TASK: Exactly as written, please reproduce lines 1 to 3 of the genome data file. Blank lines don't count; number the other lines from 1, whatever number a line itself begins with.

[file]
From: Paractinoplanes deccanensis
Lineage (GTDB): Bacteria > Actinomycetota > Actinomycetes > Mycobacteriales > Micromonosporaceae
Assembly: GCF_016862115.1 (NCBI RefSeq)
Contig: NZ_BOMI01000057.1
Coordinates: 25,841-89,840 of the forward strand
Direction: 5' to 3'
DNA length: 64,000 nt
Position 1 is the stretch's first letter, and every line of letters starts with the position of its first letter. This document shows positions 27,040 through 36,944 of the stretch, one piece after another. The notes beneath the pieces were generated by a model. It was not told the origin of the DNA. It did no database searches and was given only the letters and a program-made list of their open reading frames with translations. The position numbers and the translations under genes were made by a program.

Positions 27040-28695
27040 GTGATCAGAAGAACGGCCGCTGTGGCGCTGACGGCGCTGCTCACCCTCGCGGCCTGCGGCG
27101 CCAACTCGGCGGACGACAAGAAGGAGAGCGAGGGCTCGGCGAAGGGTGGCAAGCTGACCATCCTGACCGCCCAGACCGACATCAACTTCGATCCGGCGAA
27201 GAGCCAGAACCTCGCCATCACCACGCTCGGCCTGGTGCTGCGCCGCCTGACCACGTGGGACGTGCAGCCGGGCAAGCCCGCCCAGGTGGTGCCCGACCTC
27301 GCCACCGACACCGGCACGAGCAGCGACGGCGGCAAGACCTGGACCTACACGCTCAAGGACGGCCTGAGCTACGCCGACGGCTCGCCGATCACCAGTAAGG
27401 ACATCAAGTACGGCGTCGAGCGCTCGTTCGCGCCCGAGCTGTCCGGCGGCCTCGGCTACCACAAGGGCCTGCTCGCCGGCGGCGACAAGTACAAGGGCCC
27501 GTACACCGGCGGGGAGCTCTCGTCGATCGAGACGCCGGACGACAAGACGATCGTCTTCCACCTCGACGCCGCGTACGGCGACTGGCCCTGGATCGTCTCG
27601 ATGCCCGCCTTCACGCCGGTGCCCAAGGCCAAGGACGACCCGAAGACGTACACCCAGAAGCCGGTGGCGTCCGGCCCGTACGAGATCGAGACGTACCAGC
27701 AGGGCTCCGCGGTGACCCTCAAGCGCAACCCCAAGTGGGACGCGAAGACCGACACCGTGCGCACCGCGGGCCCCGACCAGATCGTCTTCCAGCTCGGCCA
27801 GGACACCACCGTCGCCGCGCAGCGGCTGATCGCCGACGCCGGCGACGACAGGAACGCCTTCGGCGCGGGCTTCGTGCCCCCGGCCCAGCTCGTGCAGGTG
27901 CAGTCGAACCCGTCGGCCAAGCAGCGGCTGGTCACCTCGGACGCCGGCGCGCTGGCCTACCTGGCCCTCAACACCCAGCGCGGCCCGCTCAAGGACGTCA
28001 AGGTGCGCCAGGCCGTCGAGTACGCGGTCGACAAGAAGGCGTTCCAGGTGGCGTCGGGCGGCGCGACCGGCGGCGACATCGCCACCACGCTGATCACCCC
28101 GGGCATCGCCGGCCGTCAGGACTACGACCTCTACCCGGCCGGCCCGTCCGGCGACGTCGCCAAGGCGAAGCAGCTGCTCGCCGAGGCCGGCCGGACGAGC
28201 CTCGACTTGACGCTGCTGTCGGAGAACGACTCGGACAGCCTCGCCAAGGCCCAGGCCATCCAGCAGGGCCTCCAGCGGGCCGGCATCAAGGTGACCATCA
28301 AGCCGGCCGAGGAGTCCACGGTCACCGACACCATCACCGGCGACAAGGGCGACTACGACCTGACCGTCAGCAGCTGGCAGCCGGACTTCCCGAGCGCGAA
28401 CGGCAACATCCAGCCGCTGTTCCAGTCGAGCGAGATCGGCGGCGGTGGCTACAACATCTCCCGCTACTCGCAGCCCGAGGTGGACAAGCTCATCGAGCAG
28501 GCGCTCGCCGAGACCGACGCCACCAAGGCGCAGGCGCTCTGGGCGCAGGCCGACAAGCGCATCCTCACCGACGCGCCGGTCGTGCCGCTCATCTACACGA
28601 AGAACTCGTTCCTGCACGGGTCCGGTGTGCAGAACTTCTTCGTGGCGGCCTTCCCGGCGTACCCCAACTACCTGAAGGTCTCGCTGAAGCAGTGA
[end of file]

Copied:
From: Paractinoplanes deccanensis
Lineage (GTDB): Bacteria > Actinomycetota > Actinomycetes > Mycobacteriales > Micromonosporaceae
Assembly: GCF_016862115.1 (NCBI RefSeq)